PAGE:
Accepting Change

I was reared in a family that never scheduled routine check-ups and avoided seeing the doctor unless it was an emergency. I remember Dr. Yost being called out to our house for me three times in the ten years we lived in Lynnport. When I was seven I had a bad flu, when I was in fourth grade he pulled a large splinter from the back of my leg, and when I was in high school what started as a cold turned into something much worse. Each time my mother’s call to Dr. Yost was the last resort after all efforts by her to heal me failed. So I learned early on that you don’t call the doctor unless there are no other options. And a gazillion options are one click away. 

Following my families tradition I’ve avoided asking a doctor to examine my right hip and instead have designed my own treatment plan. What’s wrong with my right hip? What began as pain a few months ago has settled into unrelenting ache. It aches when I walk. When I climb stairs. When I sleep.

Instead I use heat. I use ice. I use over-the-counter NSAIDs and sleep with a pillow between my knees. My yoga practice is dialed down and until this week I shortened my long walks to brief strolls. I do core exercises to strengthen my back. I’ve added core exercises to support my back. But family traditions die hard and I’ve not seen a doctor. Although, to be fair, the physical therapist I work with ran some range of motion tests on my hip…so there’s that.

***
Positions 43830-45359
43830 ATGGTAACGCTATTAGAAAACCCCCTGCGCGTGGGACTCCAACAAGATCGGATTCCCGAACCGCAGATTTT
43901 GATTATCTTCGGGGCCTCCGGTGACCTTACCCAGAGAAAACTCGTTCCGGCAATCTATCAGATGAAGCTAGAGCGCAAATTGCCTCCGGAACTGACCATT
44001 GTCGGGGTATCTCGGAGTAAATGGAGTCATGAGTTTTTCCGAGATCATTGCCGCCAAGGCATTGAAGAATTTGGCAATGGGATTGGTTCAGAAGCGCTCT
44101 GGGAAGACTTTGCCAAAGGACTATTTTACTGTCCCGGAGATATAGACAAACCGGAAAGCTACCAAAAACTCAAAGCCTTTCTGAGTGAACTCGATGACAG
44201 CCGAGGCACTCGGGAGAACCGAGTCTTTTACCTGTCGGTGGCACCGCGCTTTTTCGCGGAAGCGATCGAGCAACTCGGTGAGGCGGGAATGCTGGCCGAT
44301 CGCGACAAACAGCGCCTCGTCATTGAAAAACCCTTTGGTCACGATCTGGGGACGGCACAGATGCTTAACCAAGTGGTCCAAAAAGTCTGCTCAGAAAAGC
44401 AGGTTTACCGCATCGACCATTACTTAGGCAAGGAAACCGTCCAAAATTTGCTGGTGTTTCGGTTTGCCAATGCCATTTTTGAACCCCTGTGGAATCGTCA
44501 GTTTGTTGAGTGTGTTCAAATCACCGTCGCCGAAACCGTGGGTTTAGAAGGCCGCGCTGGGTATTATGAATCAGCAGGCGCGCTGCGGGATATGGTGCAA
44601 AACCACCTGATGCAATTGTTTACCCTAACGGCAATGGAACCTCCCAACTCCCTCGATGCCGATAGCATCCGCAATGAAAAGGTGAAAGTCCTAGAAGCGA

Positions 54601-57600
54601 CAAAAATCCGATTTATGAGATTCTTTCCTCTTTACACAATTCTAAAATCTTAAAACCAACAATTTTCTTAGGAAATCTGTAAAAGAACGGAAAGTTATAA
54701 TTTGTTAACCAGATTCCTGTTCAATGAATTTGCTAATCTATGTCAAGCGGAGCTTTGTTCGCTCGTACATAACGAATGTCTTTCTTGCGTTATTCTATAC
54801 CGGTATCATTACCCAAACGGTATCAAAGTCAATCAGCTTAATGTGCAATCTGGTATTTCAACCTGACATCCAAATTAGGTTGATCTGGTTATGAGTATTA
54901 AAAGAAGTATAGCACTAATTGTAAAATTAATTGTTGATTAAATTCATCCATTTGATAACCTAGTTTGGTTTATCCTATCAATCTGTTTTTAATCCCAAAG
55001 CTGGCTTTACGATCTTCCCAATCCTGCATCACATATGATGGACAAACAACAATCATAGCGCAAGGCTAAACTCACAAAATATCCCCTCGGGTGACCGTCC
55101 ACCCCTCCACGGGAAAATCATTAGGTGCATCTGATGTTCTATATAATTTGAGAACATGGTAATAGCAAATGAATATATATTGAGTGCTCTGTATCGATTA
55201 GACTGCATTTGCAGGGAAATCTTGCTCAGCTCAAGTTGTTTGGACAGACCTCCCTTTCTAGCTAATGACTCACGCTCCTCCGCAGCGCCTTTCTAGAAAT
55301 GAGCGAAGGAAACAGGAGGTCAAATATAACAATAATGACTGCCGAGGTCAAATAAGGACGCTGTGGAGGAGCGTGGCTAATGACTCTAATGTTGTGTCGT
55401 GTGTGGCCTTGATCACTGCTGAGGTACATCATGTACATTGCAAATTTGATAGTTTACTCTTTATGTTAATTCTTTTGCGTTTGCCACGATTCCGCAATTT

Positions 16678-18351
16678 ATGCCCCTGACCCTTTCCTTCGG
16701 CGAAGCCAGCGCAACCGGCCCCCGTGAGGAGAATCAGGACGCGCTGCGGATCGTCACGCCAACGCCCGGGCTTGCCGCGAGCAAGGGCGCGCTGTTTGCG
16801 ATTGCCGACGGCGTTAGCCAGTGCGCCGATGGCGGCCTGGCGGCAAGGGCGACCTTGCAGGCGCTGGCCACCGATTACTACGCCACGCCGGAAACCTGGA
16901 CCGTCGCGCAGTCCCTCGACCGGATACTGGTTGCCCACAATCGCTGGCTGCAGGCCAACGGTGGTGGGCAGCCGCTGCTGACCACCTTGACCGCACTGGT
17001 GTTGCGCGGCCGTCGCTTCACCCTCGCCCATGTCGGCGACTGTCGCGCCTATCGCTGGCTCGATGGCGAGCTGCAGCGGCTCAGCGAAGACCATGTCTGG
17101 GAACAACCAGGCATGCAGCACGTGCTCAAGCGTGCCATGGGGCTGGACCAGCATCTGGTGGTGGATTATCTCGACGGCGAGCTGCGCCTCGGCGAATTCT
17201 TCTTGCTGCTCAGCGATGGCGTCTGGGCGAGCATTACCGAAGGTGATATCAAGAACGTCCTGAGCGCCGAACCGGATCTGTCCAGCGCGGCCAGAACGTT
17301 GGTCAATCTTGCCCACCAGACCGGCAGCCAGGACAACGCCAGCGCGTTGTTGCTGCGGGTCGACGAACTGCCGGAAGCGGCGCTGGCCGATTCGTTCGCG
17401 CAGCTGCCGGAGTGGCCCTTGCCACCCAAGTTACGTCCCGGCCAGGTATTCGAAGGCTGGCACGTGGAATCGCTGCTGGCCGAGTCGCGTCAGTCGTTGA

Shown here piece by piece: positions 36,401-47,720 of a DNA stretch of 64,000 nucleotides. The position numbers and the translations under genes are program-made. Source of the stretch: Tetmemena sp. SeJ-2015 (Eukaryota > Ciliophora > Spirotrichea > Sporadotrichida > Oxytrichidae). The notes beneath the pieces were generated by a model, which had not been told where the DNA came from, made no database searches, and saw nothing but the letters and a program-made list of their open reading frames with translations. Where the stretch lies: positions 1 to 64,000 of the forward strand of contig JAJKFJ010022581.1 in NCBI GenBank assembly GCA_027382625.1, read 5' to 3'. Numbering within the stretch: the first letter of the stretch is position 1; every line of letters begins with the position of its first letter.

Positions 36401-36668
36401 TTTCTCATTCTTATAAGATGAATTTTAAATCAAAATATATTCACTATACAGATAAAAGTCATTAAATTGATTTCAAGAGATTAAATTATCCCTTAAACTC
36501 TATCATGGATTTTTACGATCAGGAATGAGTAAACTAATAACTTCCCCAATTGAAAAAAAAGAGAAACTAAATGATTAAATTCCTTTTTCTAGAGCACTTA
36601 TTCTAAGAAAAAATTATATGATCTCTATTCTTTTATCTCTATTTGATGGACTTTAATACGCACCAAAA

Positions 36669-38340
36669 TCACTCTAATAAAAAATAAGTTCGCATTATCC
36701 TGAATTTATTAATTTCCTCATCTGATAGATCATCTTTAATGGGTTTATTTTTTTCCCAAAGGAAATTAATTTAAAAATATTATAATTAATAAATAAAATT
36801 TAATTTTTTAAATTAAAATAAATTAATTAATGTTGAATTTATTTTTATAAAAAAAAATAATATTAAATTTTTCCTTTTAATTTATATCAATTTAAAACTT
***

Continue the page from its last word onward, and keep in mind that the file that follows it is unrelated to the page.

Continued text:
But with my medical degree from the University of Google, I assume it’s arthritis that’s plaguing my right hip. I don’t know that, of course, but I assume. And I don’t want to go to the doctor to have my assumptions confirmed and my current approach to treating the pain validated. While I’m blessed to have insurance it comes with a very high deductible which means a very high bill. So I am, for now, sticking to my ice and my heat, my NSAIDs, my mindful movement and my tummy crunches.

Here is the point of this long winded story:

While I continue to avoid seeking medical attention I’ve begun working on accepting change. Because isn’t that what’s really happening? My body is changing. This skin sack I live in, with all its bones and tendons and ligaments, nerves and muscles is aging. And my right hip is reminding me of that truth. 

I have nothing against growing old. I love watching my hair turn silver and I look forward to dispensing kitchen wisdom to any potential step-grandchildren that might show up in my dotage. I’m just not a fan of the baggage that comes along for the ride.

Like my achy hip. Which, by the way, is responding to my treatment plan.